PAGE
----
We meet an extreme hiker. He recently completed a more than seven thousand kilometer exploration of the state of Alaska and Canada’s Yukon territory.
Andrew Skurka is an athlete, outdoorsman and writer. But when he goes for a walk outside, it is not your average trip. Mr. Skurka is known for going on hiking trips that last for thousands of kilometers. He walked more than eleven thousand kilometers alone through the western United States in two thousand seven. The next year, he hiked more than eight hundred kilometers to cross Iceland alone.
The twenty-nine-year-old has become known among explorers as a very skillful extreme hiker. He is also known for carefully preparing and researching every detail of his trips. A story on his most recent trip was published in this month’s National Geographic Magazine.
Andrew Skurka spent about six months hiking, skiing and rafting through Alaska and Canada’s Yukon Territory. The more than seven thousand kilometer trip lasted from March fourteenth until September first of last year.
It was not an easy trip. Snow covering much of the area was beginning to melt. So it could not support his weight on skis. And it was difficult to walk through the knee-deep snow. Mr. Skurka was not traveling along established paths. He was finding his own way through the complete wilderness of Alaskan “backcountry”.
He said the most difficult period of the trip was crossing the Yukon Arctic and the Arctic National Wildlife Refuge in Alaska. “And I went six hundred and fifty seven miles, or roughly I guess it’s about about eleven hundred kilometers and twenty four days without seeing another human being and without crossing a road. And it certainly didn’t help that during that section I got clobbered by bugs and I was caught by two different floods.”
But he says the biggest difficulty he struggled with was how huge and wild that area of the world is. “There is something about that stretch that made me feel so much more vulnerable and susceptible and exposed to the natural conditions. And I think a lot of it had to do with knowing that I was so far out there that if anything were to go wrong, help was a long way away”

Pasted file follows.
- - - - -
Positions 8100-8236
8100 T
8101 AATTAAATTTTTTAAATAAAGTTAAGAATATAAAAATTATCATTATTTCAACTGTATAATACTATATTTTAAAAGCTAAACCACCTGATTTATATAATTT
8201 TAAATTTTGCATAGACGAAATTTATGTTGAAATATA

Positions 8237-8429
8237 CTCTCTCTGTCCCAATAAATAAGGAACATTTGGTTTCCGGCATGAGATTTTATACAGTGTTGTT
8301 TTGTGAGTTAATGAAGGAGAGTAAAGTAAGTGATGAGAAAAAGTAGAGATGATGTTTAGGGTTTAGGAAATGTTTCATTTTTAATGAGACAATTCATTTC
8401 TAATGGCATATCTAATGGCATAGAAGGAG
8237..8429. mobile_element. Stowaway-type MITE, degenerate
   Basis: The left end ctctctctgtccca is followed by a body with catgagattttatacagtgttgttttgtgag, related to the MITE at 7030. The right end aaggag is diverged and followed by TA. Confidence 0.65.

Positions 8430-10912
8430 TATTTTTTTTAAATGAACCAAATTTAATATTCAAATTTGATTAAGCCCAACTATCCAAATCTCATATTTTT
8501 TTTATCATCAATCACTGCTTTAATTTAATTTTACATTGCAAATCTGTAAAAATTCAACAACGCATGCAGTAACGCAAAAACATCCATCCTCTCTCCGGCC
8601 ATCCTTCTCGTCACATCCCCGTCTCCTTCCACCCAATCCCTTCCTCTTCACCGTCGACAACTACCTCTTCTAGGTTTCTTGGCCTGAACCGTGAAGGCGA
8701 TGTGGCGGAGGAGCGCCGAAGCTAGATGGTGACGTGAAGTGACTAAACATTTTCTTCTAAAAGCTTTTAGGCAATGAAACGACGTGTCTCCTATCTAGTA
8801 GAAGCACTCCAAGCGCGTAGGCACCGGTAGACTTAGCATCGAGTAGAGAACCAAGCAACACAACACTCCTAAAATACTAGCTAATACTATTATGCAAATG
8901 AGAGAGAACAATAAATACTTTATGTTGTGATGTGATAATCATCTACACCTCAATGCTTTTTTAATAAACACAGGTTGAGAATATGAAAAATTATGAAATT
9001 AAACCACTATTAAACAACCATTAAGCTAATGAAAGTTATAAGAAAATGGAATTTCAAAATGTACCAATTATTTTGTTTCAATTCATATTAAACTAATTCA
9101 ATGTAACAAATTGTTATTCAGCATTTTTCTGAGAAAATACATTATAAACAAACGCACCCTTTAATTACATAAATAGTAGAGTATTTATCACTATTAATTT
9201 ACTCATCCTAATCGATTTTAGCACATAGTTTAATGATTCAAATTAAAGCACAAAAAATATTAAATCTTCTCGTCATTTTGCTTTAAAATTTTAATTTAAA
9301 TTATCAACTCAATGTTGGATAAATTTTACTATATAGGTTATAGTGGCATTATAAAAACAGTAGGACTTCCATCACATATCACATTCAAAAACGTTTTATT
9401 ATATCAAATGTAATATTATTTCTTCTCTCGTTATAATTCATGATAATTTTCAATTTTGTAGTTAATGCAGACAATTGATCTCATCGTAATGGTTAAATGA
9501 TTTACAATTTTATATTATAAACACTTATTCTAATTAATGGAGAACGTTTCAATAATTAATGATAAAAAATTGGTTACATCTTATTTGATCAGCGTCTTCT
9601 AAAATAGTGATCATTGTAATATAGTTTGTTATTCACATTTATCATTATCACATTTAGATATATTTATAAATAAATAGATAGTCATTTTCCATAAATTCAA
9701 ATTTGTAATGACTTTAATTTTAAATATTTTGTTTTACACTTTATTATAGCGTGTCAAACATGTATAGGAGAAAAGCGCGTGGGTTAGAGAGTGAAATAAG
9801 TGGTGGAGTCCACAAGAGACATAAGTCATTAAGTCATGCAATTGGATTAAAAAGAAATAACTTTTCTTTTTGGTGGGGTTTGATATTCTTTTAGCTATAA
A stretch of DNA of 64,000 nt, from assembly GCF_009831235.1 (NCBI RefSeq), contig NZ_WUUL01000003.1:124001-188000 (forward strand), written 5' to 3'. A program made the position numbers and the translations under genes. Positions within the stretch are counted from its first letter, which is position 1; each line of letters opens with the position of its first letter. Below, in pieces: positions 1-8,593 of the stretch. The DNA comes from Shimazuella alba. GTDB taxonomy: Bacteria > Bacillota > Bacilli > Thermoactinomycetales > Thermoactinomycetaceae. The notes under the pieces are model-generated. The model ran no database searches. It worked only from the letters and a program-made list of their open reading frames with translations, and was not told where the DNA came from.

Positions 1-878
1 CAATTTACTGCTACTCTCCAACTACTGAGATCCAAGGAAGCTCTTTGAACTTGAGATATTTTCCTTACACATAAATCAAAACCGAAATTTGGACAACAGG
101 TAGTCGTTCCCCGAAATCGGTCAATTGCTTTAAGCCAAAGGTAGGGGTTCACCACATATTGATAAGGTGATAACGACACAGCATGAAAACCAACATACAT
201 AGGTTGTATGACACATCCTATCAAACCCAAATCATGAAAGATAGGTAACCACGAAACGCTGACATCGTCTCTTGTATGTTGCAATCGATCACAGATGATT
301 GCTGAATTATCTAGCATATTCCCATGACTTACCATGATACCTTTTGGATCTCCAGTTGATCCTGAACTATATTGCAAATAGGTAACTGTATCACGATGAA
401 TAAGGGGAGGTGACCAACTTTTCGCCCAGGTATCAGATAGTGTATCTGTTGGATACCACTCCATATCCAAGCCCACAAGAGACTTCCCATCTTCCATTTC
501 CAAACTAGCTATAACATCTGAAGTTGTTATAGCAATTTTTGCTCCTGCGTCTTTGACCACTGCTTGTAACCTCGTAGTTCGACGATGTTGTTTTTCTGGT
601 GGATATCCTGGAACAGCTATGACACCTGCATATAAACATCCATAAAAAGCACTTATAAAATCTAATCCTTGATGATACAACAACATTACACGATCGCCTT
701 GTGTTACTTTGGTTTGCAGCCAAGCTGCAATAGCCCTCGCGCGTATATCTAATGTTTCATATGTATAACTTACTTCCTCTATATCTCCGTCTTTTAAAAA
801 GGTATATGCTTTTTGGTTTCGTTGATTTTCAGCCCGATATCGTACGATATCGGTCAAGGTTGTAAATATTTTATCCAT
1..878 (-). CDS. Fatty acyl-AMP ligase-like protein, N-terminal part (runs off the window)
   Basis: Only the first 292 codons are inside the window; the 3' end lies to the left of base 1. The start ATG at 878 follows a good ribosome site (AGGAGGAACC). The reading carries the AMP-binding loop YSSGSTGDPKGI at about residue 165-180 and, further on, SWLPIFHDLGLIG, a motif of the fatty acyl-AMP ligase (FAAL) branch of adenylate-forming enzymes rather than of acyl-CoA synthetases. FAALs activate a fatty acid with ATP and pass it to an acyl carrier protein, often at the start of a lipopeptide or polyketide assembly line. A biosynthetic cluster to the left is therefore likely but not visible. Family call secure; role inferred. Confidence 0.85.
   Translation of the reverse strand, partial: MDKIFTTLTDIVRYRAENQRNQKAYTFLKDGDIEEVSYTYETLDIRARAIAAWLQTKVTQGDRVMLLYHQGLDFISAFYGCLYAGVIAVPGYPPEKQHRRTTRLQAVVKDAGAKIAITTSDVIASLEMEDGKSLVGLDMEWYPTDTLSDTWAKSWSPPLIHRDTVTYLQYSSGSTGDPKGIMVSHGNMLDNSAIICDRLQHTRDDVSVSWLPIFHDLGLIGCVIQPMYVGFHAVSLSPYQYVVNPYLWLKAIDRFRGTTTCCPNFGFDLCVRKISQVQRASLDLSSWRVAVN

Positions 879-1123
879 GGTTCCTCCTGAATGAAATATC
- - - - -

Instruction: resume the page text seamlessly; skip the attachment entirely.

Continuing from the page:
To succeed on these difficult trips, Andrew Skurka does a great deal of research. He finds out exactly what kind of territory he will be travelling through and what he will need. He uses hundreds of maps to plan his route. And, he does not carry much with him. This way he can move more quickly and is more comfortable as he travels.
For example, in summer he carries about ten kilograms of equipment. For the Alaska trip, he planned in advance where he would stop along the way to buy food and supplies so he did not have to carry extra weight.
His diet during his trips includes chocolate candies, nuts, potato chips, cookies, dried beef and energy bars. It is not the most healthful diet, but his aim is to eat as many calories as possible. “I try to eat about forty five hundred to fifty five hundred calories per day. And that is enough for me to avoid losing an excessive amount of weight when I am out there. But it’s also enough to keep me sustained. And I’m putting in really long days. I’m moving for fourteen to sixteen hours a day.”
Mr. Skurka says that he always loved the outdoors as a child. But he did not think he could make a career out of this interest. After working at a summer camp for two seasons, he realized he did not have to follow his expected career path of working as a financial expert. He decided to make a career out of being an explorer and athlete.
The National Geographic Society helped Mr. Skurka pay for his most recent trip. But he says if that money had not come through, he was ready to raise money through public speaking, guided trips, and his writing.
We asked Mr. Skurka for advice on how beginners can learn to backpack and take long trips outdoors. He says learning to take these trips is a skill and takes work. He says the best way to learn is to read books about backpacking trips, talk to experts and then get outside and start doing it.
Andrew Skurka says he is not sure where his next trip will be. But he says wherever he goes, it will be under intense conditions through big, wild places.